Stage set for cyber war

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Bitcoin Forget the past. The future of war suddenly presents itself with great razzmatazz. Two consecutive ransomware attacks — ‘WannaCry’ and ‘GoldenEye’ — shook the world with such ferocious force that it was evident — they were intended to attract only attention. The noisy and noticeable activity was not meant for stealing money only but to shout out a certain kind of presence in the cyber sphere. After that with every new computer installation the hardware people are now coming up with a warning — please don’t use pirated or back dated Windows operating system. Forget and forgive their naivety. The hacker’s target is no longer the singular person.

A new war front has opened up. Nation states have become the target now. Not persons. In the recent past generally, the hardware people happily install old Windows operating system without any caveat — of course. What happened to them? Why are they so scared? The recent consecutive ransomware attacks that affected thousands of individuals and organizations worldwide suddenly changed the whole postulated sequences of possible events and our mindset.
First ‘WannaCry’and then ‘GoldenEye’ has changed it permanently. In May, it had been deliberately done by the hackers to extort money by locking the personal or organizational computer and networks. With ‘WannaCry’ virus hackers were successful in their mission. No one had been arrested. As ransom, more than one hundred thousand dollar had been deposited by the affected. The money was put into the designated account through Bitcoin — the mysterious digital currency used in dark web. And it’s unbelievable — they didn’t touch the money. Actually, it was not money. It was something else they had wanted to prove!

In June we saw the ‘GoldenEye’ attack after which Russia’s largest oil production company, Rosneft and Denmark-based Maersk, the largest shipping company in the world, had to shut down several of its systems. New Jersey-based Merck, one of the largest pharmaceutical companies in the world, was also hit by a massive hack. The list had been endless since then!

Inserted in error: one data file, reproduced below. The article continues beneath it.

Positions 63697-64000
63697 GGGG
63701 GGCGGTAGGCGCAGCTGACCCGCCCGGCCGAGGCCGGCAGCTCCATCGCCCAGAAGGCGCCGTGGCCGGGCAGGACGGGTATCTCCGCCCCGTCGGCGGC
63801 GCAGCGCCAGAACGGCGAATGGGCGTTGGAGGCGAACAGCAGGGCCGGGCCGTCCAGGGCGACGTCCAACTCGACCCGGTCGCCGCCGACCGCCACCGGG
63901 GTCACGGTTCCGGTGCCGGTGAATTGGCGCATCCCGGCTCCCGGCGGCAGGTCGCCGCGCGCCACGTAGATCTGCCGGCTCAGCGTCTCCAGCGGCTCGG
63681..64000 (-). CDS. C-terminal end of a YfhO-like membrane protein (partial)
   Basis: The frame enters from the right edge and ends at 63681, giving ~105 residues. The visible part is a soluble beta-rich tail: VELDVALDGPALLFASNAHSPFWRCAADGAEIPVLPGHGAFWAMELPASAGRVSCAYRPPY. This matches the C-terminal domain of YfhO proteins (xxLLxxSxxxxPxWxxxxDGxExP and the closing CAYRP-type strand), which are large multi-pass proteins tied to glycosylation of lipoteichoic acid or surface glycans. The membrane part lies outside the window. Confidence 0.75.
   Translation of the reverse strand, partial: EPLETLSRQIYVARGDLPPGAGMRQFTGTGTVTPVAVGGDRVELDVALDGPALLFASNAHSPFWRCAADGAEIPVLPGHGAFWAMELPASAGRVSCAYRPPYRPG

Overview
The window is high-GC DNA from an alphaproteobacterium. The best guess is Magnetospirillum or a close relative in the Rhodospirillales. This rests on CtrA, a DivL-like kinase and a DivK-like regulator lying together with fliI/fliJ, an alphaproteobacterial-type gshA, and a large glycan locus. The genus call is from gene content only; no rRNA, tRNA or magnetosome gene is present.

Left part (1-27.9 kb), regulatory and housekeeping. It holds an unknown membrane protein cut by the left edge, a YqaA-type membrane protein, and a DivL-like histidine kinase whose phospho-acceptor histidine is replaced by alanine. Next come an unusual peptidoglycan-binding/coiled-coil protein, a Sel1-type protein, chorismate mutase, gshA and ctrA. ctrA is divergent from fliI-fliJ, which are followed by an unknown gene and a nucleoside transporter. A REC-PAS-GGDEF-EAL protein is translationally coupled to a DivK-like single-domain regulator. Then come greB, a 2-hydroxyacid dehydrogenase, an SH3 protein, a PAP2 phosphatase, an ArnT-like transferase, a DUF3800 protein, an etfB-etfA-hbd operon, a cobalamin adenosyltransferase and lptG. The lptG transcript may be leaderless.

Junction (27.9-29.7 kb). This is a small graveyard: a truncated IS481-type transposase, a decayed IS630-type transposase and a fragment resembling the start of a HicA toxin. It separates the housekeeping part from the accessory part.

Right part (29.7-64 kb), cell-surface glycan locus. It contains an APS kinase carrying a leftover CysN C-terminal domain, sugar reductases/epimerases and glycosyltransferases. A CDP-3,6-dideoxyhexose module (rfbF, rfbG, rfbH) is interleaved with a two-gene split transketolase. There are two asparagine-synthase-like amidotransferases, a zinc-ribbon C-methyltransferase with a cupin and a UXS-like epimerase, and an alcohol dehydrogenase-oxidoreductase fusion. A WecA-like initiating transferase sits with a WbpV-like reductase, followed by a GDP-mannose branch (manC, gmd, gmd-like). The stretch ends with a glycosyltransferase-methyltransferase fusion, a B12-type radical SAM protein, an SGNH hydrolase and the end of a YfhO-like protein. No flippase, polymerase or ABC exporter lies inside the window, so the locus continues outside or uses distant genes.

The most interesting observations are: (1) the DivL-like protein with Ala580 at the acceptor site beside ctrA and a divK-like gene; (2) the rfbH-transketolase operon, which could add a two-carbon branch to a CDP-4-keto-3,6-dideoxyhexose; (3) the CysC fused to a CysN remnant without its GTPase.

GoldenEye did just like what the WannaCry ransomware had done. It hit in May and locked up more than 200,000 computers across the globe. And, only forty-four days after WannaCry had hit GoldenEye surfaced to stare us down. In May, the origin of the attack had been one Ukrainian company from which it spread through Russia, Western Europe and the US. But if you wanted to dig deep, you’d have found more gruesome reality. All the hell broke loose after the Shadow Brokers hacker group leaked US National Security Agency exploits in April. After that cyber criminal launched a much more dangerous and sophisticated weapon. Until then they had not been given a giant net to head out to sea! Now they have. And the cyber war has unofficially been declared against American cyber-invasion with their leaked weapon.

WannaCry and GoldenEye serve just as prelude. By this time you have heard the term — Ransomware; so you are not going to ask your hardware people why you’re not supposed to install backdated or pirated Windows operating system. You’ve also probably heard the breaking news — how the hackers gained the backdoor to each affected system that was running backdated or pirated Windows. The maker of Windows — Microsoft, has categorically warned about the potential risk of running old versions. They are asking people to avoid the old versions to which they had stopped giving security patches and updates. It was amazing to learn this fact: many giant corporations and government institutions used to run old Windows-based operating system happily without any update or security patches so far.

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It sounded like science fiction when we had first come to know about Ransomware. But it was, actually, an old tactic. It changed a little bit in a practical sense but in the actual sense this professional wrongdoing had been tormenting people for long until it was publicized recently with humongous noise. We’ve probably forgotten about the Canada’s Carlton University affair. In the middle of last year, a graduate student of Canada’s Carlton University emailed CBC news service and let them know a ghastly plan of cyber attack. At that time experts believed it could sweep over the web world, quite disturbingly, and might be a trend setter in the near future. The Carlton University, later, confirmed its IT network was attacked by ‘RANSOMWARE’ — a type of computer virus that had used encryption to hold essential files hostage. They were told that they could get back ‘very important’ access to their files in exchange of money.